Andrew Zimmern: When government fails immigrants, the restaurant industry has to protect them
America would be “flavorless” without immigrants, restaurateur Marcus Samuelsson said recently while speaking on a panel about immigration and hospitality hosted by the New York City Wine and Food Festival.
In addition to Samuelsson, the panel hosted speakers Peter Kim, the executive director of the Museum of Food and Drink; Avigail Ziv, executive director of International Rescue Committee; and Andrew Zimmern, host of Travel Channel’s Bizarre Foods franchise. Ana Navarro, political strategist and commentator, served as a moderator.
It’s true that immigrants are responsible for some of the most delicious foods eaten around the country, but Samuelsson’s sentiment speaks to not just the food we eat, but the working foundations of the hospitality and restaurant industries, too. “There’s no way we could operate, I think, any business in this country without immigrants,” the chef added.
There’s evidence for this. While immigrants make up just 13% of the U.S. population, they comprise 31% of hotel staff and more than 20% of food service employees. And they’re not just earning a paycheck, but handing them out, too: Immigrant entrepreneurs account for 37% of small restaurant owners and 43% of small hotel and motel owners. In other words, immigrants are an integral part of the U.S. economy.
Despite their immense contribution to the country’s success, immigrants don’t yield support from the current administration. President Donald Trump has previously referred to immigrants as “animals,” and, most recently, has stirred up media frenzy over a group of 7,000 mostly Honduran migrants seeking asylum from life-threatening conditions. Rather than offer any support, Trump implied that there could be terrorists in the group.
If the government won’t protect immigrants, who should?
As immigration policies are in flux, how can we better protect immigrants? “In terms of fixing what is broken, we can create new committees, we can create new organizations — we already have existing ones that are supposed to be speaking out for the whole industry,” Andrew Zimmern, James Beard Award-winning TV personality, chef and author, who organized the panel, said in an interview with Mic. Zimmern said that groups like the National Restaurant Association are absent on this issue. But despite big industry silence, there is a more natural support for immigrants coming from consumers themselves, Zimmern said.
Zimmern suggested that even for its faults, capitalism is keeping this system in check. Consumers care about where their food comes from more than they have in the past. They want to have a clean conscience about what they’re eating, and this doesn’t just include better ingredients, but also improved supply chain rights and fair wages for those responsible for getting the food to the table. When they’re not satisfied, consumers pressure big companies to change their ways, and ultimately, they must.
In 2002, 2,000 people joined together to boycott Taco Bell over its unfair treatment of workers. “The Taco Bell boycott was the seminal battle in the Coalition of Immokalee Workers’ (CIW) Campaign for Fair Food,” HuffPost reported. “Through the campaign, tomato pickers from the dirt-poor town of Immokalee, Florida, joined forces with consumers in a national alliance to demand real, measurable supply chain accountability from some of the world’s largest retail food corporations.” Years later, more than a dozen large corporations signed on to an agreement stemming from this boycott that led to better treatment of workers.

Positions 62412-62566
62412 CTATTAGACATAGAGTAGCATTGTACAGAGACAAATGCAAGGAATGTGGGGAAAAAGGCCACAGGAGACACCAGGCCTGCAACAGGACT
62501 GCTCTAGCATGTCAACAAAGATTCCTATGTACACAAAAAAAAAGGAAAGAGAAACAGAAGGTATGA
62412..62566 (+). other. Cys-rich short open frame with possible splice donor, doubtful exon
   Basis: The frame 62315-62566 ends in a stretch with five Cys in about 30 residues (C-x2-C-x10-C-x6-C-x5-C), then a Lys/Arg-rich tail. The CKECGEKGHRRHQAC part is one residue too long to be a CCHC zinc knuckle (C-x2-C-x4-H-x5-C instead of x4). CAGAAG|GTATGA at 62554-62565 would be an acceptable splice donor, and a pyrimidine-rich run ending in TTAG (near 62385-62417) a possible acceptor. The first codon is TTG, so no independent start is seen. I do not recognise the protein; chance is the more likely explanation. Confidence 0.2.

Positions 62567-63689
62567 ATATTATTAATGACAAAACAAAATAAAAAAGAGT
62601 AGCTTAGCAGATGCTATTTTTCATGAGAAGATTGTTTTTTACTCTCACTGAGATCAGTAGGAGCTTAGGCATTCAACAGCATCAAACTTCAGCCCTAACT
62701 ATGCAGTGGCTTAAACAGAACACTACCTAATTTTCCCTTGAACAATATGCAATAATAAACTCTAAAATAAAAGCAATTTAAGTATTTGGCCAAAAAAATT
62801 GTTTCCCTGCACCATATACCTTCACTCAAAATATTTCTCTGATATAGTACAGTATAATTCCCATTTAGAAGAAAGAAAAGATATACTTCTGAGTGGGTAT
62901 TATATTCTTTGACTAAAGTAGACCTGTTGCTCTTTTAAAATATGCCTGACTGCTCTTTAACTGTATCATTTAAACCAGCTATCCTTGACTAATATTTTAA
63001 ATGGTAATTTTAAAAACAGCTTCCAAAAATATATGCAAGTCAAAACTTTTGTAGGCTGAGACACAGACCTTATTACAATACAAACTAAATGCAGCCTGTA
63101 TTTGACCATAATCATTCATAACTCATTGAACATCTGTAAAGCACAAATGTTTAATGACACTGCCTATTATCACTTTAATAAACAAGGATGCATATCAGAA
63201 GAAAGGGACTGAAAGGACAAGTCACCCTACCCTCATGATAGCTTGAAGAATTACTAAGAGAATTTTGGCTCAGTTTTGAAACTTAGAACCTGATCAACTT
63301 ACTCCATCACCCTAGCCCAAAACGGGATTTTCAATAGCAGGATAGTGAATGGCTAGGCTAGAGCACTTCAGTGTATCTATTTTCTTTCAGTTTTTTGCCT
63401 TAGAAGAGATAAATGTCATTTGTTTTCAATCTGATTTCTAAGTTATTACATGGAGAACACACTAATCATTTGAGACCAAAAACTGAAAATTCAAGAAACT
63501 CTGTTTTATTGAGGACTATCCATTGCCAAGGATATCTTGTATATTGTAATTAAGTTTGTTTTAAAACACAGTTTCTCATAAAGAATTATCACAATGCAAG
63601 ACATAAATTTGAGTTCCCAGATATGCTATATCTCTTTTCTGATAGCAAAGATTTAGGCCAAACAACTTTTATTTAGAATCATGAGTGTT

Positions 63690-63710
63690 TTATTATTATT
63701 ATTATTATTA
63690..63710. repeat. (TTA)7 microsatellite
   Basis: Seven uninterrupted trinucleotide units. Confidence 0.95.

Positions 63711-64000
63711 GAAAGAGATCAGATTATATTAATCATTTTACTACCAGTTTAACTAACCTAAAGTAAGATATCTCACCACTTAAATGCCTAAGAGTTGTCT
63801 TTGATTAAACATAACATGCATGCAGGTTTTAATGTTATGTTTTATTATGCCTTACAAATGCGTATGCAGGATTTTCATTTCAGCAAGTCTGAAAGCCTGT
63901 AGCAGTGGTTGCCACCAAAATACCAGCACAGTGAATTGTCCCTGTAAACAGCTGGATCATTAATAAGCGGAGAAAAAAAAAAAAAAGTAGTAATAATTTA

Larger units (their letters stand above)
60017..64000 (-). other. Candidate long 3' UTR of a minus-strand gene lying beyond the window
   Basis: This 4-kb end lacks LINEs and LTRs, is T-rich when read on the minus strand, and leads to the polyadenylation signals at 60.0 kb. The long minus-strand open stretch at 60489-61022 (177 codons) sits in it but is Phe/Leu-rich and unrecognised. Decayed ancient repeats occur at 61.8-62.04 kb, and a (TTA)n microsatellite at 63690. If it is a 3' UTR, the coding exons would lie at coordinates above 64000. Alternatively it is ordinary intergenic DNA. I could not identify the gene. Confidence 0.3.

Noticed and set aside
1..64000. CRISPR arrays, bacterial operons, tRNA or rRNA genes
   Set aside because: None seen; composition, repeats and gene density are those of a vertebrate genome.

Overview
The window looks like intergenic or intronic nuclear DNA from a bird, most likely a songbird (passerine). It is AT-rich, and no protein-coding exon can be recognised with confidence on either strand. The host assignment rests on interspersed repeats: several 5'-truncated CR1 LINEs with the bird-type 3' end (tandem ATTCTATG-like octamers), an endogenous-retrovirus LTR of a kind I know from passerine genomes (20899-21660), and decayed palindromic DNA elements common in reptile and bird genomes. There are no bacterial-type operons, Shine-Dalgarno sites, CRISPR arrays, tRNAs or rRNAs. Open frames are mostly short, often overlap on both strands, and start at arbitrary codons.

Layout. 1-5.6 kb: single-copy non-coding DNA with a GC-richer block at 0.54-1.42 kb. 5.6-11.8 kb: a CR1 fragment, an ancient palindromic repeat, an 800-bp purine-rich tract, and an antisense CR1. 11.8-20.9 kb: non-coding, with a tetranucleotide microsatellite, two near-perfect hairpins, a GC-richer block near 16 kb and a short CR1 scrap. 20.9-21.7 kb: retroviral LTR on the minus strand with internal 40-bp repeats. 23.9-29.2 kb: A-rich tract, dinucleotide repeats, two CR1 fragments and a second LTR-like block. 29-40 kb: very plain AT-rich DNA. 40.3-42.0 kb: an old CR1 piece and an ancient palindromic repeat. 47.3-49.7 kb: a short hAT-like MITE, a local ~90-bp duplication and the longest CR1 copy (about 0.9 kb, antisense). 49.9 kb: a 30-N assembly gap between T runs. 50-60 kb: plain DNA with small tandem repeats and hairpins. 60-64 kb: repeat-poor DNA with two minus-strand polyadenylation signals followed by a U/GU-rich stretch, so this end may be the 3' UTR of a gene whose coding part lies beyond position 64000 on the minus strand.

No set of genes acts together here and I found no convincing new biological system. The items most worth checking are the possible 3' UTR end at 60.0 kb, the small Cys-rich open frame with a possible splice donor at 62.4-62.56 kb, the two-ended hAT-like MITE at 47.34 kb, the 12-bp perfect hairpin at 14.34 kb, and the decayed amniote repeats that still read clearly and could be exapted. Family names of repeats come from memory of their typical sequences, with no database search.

President Donald Trump has relied on immigrants for at least as long as he’s been a business person. The real estate mogul could not sustain his 11 hotel properties without the hard work of people who weren’t born in the U.S. — and he doesn’t. “Show me the pedigree on the tomatoes in the Trump Tower — the restaurant there,” Zimmern said. “I can tell you there are immigrants, [documented] and [undocumented], that touch that food all the way from where it’s planted, picked, grown, processed, cooked and served.” There’s a hypocrisy that exists around jobs and immigrants, Zimmern said. Immigrants take the jobs that no one else wants, he continued, and their labor provides the commodities, services and nourishment that American business owners and consumers demand.
“A lot of people who live in this country — of all stripes and colors and everything — are like ‘I’m not doing that job,’” Zimmern said of work like dishwashing and crop-picking. “There’s an entitlement once you’ve been around here for a while,” he continued, adding that people only take these seemingly undesirable jobs when they’re experiencing hard times.
“It’s incumbent upon a lot of us to offer up opportunity and make sure that opportunity is preserved for people,” Zimmern said. “And that’s why the hospitality industry is such a special industry, because not only do we disproportionately employ a large majority of [documented] and [undocumented] workers, but we disproportionately also afford them a success story and a path to that American dream.”
Zimmern said he is a capitalist who believes in big businesses — an “odd socialist lefty,” as he put it — because this is how progress can be made even when the government isn’t on our side. In this current political climate, it’s crucial for consumers to support their beliefs with their wallets. “When the government fails us, I think capitalism might end up saving us,” he said.